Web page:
**Trigger Warning: mention of rape and sexual assault**
When you pick up a novel titled Asking For It you know it’s not going to be an easy read. The Barbie-esque naked legs on the dust jacket give a blunt introduction to O’Neill’s stark writing style.
We meet Emma, the thing that first struck me about her was her obsession with her appearance, she feels very much like a product of the 21st Century social media explosion. She has a constant fear of looking like she’s doing the wrong thing, being unattractive, and requires constant validation. She arrives at school and is immediately met with compliments, if this part of the book were a movie, she’d be slow motion walking through a car park with her adoring fans around her. This is a daily occurrence for Emma and it’s what she expects. Her mother also reinforces this concept that her appearance is most important, commenting on Emma’s posture and telling her she looks beautiful every day.
There is a constant requirement with Emma to make everything appear effortless, the way she looks, her attitude towards people and her grades at school. This seems to be in direct conflict with the way she perceives the people around her, she assumes all her friends achieve these things effortlessly and the second they appear to break or struggle, she celebrates that. This is written to come across as cruel and self-centered however it is easy to see that Emma is a product of her environment, she truly believes that beauty is the most important thing in the world.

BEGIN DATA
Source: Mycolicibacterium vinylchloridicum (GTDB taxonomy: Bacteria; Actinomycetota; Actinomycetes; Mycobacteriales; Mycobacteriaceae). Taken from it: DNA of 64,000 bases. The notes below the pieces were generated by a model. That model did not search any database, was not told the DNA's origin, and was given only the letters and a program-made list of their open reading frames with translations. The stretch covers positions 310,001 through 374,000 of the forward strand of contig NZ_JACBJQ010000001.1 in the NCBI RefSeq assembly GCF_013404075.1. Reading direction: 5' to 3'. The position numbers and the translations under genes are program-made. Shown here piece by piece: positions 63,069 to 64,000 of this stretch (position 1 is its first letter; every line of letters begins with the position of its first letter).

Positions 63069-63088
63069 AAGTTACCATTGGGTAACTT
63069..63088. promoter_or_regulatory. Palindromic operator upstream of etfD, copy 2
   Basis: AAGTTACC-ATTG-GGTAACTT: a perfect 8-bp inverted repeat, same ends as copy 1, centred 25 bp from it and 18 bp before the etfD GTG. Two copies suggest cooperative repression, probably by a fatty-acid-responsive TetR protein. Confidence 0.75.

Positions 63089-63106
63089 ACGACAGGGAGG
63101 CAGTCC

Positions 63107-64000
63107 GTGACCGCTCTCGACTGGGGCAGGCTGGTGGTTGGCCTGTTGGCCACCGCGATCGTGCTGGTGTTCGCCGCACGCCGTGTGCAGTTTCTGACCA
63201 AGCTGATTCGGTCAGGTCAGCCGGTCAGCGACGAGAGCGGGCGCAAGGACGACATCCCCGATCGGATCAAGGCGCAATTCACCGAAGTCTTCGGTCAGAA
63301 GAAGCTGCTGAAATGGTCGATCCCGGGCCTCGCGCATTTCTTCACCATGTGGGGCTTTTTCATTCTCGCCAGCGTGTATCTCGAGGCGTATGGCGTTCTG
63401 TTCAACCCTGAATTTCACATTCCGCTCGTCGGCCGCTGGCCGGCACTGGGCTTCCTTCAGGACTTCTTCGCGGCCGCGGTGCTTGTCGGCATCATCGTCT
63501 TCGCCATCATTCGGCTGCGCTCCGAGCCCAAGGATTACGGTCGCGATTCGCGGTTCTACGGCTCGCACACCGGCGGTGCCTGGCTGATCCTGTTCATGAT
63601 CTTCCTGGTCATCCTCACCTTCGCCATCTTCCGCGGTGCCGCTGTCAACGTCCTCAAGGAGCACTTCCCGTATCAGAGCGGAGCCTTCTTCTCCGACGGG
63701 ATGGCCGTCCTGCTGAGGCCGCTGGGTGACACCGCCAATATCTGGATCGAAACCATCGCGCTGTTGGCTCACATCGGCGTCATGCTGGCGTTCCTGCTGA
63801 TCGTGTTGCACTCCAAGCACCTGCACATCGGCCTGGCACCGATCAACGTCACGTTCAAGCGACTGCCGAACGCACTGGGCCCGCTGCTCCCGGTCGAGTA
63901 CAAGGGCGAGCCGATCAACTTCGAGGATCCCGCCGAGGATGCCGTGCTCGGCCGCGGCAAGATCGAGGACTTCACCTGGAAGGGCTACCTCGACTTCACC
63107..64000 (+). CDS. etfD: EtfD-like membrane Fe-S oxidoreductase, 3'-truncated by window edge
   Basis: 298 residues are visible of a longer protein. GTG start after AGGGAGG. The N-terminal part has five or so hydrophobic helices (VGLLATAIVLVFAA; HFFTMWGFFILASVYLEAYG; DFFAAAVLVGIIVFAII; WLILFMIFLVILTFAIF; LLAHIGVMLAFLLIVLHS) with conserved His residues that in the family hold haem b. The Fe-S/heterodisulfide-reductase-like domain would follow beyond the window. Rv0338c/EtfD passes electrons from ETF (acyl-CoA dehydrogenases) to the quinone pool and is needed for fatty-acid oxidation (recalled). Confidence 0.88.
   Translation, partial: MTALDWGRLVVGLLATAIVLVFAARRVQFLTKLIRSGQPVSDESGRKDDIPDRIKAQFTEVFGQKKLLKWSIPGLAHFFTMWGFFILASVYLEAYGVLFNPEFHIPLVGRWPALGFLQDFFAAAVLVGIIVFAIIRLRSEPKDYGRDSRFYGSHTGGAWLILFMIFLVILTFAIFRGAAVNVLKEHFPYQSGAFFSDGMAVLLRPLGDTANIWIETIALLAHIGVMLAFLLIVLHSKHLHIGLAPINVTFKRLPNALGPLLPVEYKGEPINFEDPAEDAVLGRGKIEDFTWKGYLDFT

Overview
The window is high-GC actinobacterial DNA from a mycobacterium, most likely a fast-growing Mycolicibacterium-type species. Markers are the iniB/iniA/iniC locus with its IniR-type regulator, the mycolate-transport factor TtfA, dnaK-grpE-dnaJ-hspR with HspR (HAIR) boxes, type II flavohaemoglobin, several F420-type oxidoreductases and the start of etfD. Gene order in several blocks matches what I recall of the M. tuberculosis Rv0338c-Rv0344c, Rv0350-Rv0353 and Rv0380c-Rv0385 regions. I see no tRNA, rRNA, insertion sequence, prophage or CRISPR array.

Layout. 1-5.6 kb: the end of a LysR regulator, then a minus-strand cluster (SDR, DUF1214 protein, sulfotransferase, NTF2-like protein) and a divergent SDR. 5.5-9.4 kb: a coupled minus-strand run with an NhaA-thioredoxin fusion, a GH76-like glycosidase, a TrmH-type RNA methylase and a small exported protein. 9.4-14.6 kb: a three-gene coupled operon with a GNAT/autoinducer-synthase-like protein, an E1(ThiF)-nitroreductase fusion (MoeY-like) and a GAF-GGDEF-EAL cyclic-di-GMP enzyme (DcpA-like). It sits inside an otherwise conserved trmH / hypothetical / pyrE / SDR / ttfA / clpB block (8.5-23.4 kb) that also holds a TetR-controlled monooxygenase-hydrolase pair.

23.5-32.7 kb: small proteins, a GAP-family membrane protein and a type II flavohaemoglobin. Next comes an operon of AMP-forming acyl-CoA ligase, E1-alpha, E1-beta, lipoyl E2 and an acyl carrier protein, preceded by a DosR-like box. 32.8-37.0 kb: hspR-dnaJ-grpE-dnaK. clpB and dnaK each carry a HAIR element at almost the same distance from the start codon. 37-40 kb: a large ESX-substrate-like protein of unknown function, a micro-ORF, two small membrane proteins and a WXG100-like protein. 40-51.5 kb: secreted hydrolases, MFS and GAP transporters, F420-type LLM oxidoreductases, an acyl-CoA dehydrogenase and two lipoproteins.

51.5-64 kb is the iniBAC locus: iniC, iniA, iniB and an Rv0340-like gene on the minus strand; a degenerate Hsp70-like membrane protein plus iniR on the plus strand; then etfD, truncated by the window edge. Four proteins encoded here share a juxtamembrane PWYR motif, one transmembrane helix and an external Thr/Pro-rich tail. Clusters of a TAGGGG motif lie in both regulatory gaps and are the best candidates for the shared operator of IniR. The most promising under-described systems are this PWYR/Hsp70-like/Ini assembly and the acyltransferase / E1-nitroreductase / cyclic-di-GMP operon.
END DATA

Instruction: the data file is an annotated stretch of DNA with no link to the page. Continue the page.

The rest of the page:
Throughout the story we see hints towards Emma’s kleptomaniac tendencies which is a very literal manifestation of her want to own what her friends have. Psychologically kleptomania can be acquitted to the need to overcome a loss which is symbolic of her lack of healthy relationships, either with her parents, friends or pretty much anyone she encounters. In so far as romantic relationships go, Emma needs to require constant validation that she is attractive to the opposite sex. No matter if it’s the boy next door or her best friend’s boyfriend, she has to know that they are attracted to her in order to fulfil her self-worth, the higher up in her school’s social ranking, the better.
And then we get to the night of the party. Emma drinks a lot and takes some pills and after a series of drunken encounters, takes a guy off to have sex. Then she changes her mind. If consent is given it can still be revoked at any time and the wishes of the non-consenting party should be adhered to. If the removal of consent is not agreed to then that makes the sexual act rape no matter if it has previously been given. What then follows we only find out in bits and pieces over the rest of the book because Emma herself cannot actually remember. Emma is gang-raped by four boys, from the pictures they distribute over the following days we can discern that she was most likely unconscious the entire time.